The opening of The King's Theatre

1837-01-01

The name of the building was changed in 1714 after the accession of King George I. The building was destroyed by a fire in 1789, and reopened in 1791 as The King's Theatre. Opera continued to be produced to a very high level, and British premieres of Mozart operas such as 'Cosi Fan Tutti' and 'The Magic Flute' were shown here. Italian opera featured heavily, with the premieres of 'Don Giovanni' in 1817 and 'The Barber of Seville' in 1818

The venue becomes the Her Majesty's Theatre

The venue becomes the Her Majesty's Theatre

1791-01-01

Following the accession of Queen Victoria in 1837, the theatre changed its name to 'Her Majesty's Theatre, Italian Opera House'. Stars of the Opera world flocked to the venue to perform for Queen Victoria, and a number of British premieres continued, including Beethoven's 'Fidelio'.

Bejamin Lumley secedes Laporte

Bejamin Lumley secedes Laporte

1842-01-01

Benjamin Lumley becomes the new theatre manager after Laporte’s death. He is known for premiering 3 Verdi operas, but there are regular disputes between theatre management and the performers, who feel they are being mistreated.

Jenny Lind performs

Jenny Lind performs

1847-04-05

Swedish opera singer Jenny Lind makes her English debut at the theatre. She is known as The Swedish Nightingale. She went on to perform several seasons here.

A second fire destroys the theatre

A second fire destroys the theatre

1867-12-06

A fire destroys the theatre, now under the management of James Henry Mapleson. Many of the surrounding buildings are also damaged, and only the 4 walls of the theatre remained afterwards.

A religious group purchases the theatre

A religious group purchases the theatre

1874-01-01

A revivalist Christian group purchases the theatre. They completely strip the theatre of all of its fixtures and fittings, leaving it gutted. It is a far cry from the theatre's opulent interior of the present day.

The theatre rebuilt

The theatre rebuilt

1868-01-01

A third theatre is built on the site, designed by John Nash’s successor Charles Lee. The design the building to be more fire-resistant, made out of bricks and cement with iron roof supports. However, a dispute over the management means the theatre remains closed until 1874.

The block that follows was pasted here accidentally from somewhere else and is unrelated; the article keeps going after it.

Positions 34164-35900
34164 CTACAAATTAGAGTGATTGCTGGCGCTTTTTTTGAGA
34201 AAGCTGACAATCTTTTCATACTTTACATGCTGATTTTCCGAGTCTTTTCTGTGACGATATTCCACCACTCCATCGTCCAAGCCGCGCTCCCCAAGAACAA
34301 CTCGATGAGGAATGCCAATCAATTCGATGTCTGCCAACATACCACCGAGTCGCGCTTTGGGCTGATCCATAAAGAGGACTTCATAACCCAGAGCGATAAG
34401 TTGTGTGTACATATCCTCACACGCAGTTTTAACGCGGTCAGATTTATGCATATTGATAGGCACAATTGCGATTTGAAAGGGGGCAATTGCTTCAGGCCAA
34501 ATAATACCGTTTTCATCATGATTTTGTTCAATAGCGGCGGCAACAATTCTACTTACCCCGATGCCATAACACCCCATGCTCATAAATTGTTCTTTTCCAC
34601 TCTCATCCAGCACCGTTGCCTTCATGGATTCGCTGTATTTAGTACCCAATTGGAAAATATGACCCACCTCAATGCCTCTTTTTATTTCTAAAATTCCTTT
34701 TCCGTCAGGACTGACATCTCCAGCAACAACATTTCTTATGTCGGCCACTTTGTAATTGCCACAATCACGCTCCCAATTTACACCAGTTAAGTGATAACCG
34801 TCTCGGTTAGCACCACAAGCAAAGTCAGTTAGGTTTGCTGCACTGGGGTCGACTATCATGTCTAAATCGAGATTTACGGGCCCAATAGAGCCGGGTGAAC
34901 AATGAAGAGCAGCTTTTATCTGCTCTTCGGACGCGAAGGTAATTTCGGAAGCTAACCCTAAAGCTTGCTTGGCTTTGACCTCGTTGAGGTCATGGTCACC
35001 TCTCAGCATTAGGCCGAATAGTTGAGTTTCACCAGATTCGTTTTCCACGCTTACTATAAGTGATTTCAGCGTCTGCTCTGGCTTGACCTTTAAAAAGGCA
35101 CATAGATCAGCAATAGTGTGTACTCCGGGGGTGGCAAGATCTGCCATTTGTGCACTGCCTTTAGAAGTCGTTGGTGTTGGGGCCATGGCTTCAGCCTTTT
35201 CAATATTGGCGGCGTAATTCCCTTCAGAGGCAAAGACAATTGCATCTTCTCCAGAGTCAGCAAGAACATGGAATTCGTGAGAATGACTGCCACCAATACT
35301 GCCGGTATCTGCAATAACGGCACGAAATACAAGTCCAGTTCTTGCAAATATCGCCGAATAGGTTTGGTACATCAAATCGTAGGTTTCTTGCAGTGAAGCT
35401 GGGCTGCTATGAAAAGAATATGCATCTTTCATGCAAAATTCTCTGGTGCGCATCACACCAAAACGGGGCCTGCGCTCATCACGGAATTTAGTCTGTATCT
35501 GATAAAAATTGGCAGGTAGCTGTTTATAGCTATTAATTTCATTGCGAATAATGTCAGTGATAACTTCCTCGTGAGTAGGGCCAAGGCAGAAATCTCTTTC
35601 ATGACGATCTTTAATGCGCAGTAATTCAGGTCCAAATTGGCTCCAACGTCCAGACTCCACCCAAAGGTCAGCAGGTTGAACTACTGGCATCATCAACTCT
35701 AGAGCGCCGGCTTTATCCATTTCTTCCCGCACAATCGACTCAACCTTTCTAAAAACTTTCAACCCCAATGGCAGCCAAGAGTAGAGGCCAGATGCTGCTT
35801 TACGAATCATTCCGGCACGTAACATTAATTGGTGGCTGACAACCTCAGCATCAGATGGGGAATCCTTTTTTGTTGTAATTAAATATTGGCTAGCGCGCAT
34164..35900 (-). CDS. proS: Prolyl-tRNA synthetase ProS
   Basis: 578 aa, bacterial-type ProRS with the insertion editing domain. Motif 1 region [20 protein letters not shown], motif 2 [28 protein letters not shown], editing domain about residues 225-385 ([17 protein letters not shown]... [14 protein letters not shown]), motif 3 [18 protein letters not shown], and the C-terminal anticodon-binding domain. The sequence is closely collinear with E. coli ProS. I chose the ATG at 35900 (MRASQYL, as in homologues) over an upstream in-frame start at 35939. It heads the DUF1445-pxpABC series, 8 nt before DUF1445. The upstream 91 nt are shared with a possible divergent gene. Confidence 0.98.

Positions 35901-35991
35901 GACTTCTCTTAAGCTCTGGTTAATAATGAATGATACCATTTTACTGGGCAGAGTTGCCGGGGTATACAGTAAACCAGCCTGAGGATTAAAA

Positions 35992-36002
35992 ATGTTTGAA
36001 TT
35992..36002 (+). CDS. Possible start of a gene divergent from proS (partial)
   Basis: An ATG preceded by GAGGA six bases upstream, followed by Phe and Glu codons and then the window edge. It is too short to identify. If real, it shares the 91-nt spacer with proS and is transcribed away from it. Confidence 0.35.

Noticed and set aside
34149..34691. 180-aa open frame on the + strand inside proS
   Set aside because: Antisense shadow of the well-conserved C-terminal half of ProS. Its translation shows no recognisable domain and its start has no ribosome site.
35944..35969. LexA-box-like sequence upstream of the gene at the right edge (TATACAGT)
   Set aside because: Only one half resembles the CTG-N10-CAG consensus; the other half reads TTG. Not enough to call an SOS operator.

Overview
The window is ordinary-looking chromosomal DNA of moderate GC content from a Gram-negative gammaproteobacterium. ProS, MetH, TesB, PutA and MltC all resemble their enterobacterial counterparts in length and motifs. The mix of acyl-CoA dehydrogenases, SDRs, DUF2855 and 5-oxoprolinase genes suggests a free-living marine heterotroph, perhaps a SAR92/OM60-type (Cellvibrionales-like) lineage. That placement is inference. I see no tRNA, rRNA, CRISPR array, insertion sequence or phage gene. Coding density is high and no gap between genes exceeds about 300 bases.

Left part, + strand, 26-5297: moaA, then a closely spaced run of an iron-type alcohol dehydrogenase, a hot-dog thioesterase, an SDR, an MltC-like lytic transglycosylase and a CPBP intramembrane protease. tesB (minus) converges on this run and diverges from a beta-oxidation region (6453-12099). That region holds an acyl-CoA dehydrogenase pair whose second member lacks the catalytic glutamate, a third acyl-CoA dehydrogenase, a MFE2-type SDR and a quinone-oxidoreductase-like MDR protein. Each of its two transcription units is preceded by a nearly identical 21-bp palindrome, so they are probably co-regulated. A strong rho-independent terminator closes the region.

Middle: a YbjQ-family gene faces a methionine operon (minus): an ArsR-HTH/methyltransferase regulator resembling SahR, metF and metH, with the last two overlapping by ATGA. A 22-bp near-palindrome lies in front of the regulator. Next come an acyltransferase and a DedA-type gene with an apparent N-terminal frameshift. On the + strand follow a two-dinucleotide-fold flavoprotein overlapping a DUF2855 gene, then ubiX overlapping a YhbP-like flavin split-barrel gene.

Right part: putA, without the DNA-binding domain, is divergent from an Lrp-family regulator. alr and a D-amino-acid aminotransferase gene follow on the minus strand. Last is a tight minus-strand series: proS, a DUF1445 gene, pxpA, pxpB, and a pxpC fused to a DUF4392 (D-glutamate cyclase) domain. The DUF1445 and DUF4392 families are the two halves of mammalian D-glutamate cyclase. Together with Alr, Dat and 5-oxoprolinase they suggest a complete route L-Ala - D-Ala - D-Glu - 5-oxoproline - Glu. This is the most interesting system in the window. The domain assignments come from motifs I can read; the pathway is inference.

James Henry Mapleson returns

James Henry Mapleson returns

1877-01-01

James Henry Mapleson returns to manage the theatre. He premieres Bizet’s Carmen the following year.

Wagner's Ring Cycle premieres

Wagner's Ring Cycle premieres

1882-01-01

The venue hosts the London premiere of Wagner’s The Ring Cycle. It is conducted by Anton Seidl and directed by Angelo Neumann.

The building is demolished and rebuilt

The building is demolished and rebuilt

1892-01-01

The now-outdated theatre is ordered to be demolished and rebuilt. Charles J Phipps is appointed designer and actor-manager Herbert Beerbohm Tree funds the new building.

The new Her Majesty's Theatre opens

The new Her Majesty's Theatre opens

1897-01-01

The venue was demolished in 1892, before actor-manager Herbert Beerbohm Tree acquired the site and began to build his new venue. The Her Majesty's Theatre opened in 1897, beginning with a performance of Gilbert Parker's 'Seats of the Mighty'. Tree looked after the venue for 18 years, establishing the venue as one of London's primary playhouses. He mounted 46 productions of his own, including Shakespeare plays, adaptations of novels and smaller works.

The venue becomes His Majesty's with the accession of King Edward VII

The venue becomes His Majesty's with the accession of King Edward VII

1901-01-01

The theatre was renamed His Majesty's Theatre after Queen Victoria died. It was home to the Coronation Gala for King George V in 1911

RADA is founded

RADA is founded

1904-01-01